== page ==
Does Shirley Jackson's "The Lottery" demonstrate the theme of good vs evil?
In your question regarding Shirley Jackson's short story, "The Lottery," I do not believe that one of its themes is good vs evil. I believe this because the society does not see it in terms of a punishment. Tessie is not chosen intentionally. The stoning in the story is a time-honored—very old—tradition that this town has been carrying on since the village was first settled.
It is a way of life here. In order for it to be good or bad, I believe it would have to threaten or challenge the laws of the society of which it is a part. Or it would have to be contrary to the beliefs of the community. The only person who has a problem with it is Tessie, which is understandable as she is the one who will die.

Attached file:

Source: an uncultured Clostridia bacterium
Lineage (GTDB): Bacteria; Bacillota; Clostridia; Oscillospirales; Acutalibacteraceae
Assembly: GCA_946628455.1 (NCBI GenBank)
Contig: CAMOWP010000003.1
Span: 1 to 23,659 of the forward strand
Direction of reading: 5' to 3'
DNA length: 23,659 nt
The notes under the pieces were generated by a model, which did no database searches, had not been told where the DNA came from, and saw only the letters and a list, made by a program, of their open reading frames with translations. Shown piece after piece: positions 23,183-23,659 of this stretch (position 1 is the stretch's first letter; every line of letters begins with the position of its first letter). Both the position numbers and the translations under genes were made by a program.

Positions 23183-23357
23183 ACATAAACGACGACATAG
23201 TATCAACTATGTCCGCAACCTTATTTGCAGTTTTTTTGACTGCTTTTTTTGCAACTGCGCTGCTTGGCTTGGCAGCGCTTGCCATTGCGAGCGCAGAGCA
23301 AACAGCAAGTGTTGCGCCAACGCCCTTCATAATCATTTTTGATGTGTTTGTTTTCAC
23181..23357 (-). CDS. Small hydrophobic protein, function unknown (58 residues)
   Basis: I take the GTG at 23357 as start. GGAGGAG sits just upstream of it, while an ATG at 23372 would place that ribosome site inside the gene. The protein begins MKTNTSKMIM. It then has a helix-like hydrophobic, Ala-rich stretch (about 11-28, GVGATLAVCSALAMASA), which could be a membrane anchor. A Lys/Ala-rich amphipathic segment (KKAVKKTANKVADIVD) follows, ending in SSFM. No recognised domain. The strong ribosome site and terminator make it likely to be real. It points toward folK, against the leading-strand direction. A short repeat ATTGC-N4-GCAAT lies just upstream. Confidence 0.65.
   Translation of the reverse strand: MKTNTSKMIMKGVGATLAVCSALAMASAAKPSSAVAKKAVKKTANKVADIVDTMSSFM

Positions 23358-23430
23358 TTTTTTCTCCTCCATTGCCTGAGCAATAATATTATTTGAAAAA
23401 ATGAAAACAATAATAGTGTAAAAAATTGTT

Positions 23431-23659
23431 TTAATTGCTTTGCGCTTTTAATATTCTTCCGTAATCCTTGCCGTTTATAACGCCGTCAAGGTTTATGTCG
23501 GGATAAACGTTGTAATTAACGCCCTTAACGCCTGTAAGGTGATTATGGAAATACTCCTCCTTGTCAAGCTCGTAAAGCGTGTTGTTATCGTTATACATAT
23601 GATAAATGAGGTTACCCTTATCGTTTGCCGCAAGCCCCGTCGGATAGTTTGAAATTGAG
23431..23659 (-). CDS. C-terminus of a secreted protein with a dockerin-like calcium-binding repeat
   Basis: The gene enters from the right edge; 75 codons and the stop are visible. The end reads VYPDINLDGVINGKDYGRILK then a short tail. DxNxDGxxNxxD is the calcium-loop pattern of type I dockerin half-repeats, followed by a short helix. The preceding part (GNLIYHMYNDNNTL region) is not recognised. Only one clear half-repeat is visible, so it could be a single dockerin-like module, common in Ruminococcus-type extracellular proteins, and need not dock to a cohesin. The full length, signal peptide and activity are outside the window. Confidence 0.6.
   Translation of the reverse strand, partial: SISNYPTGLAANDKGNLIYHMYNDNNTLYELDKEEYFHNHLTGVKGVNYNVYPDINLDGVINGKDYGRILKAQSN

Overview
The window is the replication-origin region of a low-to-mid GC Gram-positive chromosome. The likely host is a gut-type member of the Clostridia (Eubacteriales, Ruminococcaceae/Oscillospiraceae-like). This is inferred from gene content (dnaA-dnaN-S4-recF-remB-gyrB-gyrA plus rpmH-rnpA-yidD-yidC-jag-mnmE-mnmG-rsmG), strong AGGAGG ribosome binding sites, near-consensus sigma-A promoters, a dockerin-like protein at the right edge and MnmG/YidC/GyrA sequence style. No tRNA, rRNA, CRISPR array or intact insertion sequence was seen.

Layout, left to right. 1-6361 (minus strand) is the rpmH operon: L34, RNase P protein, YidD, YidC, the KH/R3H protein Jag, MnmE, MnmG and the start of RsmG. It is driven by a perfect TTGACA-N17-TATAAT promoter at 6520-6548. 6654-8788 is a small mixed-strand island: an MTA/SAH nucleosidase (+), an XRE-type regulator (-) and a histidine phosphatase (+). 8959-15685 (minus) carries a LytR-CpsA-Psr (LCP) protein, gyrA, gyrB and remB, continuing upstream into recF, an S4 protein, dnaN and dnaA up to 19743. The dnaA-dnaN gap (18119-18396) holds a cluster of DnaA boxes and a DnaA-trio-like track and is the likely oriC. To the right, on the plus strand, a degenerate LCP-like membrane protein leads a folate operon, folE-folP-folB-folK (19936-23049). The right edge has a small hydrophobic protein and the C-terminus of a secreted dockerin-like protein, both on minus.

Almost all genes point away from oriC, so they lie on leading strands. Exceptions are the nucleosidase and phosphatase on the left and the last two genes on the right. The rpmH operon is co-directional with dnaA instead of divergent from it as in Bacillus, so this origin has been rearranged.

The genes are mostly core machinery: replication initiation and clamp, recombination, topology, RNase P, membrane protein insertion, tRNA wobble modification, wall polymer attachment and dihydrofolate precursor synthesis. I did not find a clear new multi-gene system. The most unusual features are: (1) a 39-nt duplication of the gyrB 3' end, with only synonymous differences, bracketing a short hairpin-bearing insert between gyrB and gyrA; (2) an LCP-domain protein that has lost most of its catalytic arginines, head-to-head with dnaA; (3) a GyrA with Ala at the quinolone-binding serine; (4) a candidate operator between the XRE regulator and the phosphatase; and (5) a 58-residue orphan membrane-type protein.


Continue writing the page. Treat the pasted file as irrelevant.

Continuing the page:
There may be a symbolic message in the story regarding the apathy and general compliance of people who will follow as they are led without speaking up; we may see the practice like the behavior of sheep following their shepherd blindly. However, if the society does not regard this as something evil, and since the society is not divided in how it sees the lottery, I do not believe that socially or morally the town perceives the practice as a conflict between good and evil: that perception never comes into play here.